The Resurrection Body: Part 2

Part 1 covered the nature of the resurrected body, as discussed in both the Old and New Testaments, as well as the nature of Christ’s resurrected body—which is the pattern for believers’ resurrected bodies. Here, we consider the believer’s resurrected body and its implications.


“We know that when He appears, we will be like Him” (1 John 3:2). 

Although the nature of the believer’s resurrected body remains somewhat mysterious, verses such as this one from 1 John, combined with others (like Romans 6:5 and Philippians 3:21), assure us that our bodies will be like Christ’s resurrected body. They’ll be both real and glorified. They will not be the same as our old bodies, nor will they be entirely different.

An Analogy from Agriculture

First Corinthians 15 is the central passage on the bodily resurrection of the believer. In it, Paul provides a powerful illustration that would have resonated with his original, agrarian-society audience.

Earlier in this chapter, Paul speaks of two representative men—the first and last Adams. The first Adam (verses 21–22, 45) brought death, but the last Adam is the Redeemer who conquers death and brings life. Then he says this:

But someone may ask, “How are the dead raised? With what kind of body will they come?” How foolish! What you sow does not come to life unless it dies. When you sow, you do not plant the body that will be, but just a seed, perhaps of wheat or of something else. But God gives it a body as he has determined, and to each kind of seed he gives its own body. (1 Corinthians 15:35–38)

Paul is asking his readers to consider the miraculous transformation of a tiny seed into a full-grown plant. In the same way, he says, we will be transformed and glorified, and yet we will still be recognizable. There will be a substantial continuity between the present body and the resurrection body, just as there is continuity between a seed and a plant that grows from it.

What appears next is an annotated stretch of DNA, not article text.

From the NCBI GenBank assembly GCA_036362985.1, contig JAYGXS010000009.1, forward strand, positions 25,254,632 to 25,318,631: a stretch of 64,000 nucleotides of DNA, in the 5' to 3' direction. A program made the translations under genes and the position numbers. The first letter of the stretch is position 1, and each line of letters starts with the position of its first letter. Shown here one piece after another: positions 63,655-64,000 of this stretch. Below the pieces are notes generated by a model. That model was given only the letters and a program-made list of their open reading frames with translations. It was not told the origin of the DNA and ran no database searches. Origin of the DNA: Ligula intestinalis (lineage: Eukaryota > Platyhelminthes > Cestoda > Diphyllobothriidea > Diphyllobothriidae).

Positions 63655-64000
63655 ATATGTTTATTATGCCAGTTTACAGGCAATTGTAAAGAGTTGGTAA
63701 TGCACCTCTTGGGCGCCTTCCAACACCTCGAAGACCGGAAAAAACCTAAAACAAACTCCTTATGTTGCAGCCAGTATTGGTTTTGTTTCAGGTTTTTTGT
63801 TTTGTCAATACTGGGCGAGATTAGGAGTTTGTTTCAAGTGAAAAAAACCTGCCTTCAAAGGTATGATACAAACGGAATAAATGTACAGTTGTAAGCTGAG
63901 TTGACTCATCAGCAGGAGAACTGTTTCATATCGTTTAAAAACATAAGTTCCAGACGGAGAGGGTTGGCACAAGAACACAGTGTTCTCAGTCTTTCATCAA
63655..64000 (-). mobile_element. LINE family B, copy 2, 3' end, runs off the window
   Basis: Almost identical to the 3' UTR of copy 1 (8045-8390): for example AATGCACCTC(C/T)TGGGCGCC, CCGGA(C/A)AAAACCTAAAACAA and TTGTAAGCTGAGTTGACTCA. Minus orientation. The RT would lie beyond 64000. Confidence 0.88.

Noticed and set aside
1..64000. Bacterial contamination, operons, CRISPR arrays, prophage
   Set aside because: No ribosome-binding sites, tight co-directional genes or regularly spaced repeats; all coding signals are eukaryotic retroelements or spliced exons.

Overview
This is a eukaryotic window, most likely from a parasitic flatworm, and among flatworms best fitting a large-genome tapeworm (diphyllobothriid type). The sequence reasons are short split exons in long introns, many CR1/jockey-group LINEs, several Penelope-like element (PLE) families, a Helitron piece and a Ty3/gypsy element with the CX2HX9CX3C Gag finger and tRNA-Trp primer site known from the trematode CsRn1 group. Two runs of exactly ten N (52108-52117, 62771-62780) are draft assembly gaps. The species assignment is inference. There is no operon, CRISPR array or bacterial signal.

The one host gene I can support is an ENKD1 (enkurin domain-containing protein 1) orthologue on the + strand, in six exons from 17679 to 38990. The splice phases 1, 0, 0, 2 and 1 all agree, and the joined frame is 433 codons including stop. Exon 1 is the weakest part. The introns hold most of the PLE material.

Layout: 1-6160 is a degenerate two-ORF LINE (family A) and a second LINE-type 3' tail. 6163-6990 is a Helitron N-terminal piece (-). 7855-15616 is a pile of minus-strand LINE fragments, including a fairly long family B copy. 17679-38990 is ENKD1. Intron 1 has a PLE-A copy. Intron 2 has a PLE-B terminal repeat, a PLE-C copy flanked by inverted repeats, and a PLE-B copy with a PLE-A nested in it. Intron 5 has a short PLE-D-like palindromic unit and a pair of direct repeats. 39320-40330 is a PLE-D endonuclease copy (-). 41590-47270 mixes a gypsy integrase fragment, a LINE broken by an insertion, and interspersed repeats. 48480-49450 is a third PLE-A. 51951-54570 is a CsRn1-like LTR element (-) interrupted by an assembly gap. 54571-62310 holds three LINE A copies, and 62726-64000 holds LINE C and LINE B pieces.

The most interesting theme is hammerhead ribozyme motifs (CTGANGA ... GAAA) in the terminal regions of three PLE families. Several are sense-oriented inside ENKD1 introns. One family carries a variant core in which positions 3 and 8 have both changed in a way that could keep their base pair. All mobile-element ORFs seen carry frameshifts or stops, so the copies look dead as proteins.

There will be a substantial continuity between the present body and the resurrection body, just as there is continuity between a seed and a plant that grows from it.

Paul continues the sowing/reaping metaphor with a series of sharp contrasts between the present and resurrected bodies in verses 42–49 and 53–54:

  • Perishable vs. imperishable
  • Dishonor vs. glory
  • Weakness vs. power
  • Natural vs. spiritual
  • Earthly vs. heavenly
  • Mortal vs. immortal

Unlike our present bodies, our new bodies will not be frail. They will be characterized by great power and glory while remaining corporeal and substantial. The body will be of flesh but it will not be bound to the earth by its flesh, as we are now.

Goal and Implications

Why does any of this matter? Paul makes clear that a bodily resurrection is necessary to perfect mankind and reveal our sonship:

For the anxious longing of the creation waits eagerly for the revealing of the sons of God. (Romans 8:19).

When we are glorified, all restrictions will be removed so we can truly reflect the divine image and thus glorify God.

Here are some of the implications of our glorified, resurrection bodies:

  • Spiritually, our propensity to sin will be taken away and we will be restored to perfect fellowship with the living God.
  • Mentally, our ability to comprehend and grasp God’s truth will be increased.
  • Emotionally, our passions will be pure and sinless. Our fellowship and love for God will be reflected in intimate love and complete unity among all believers.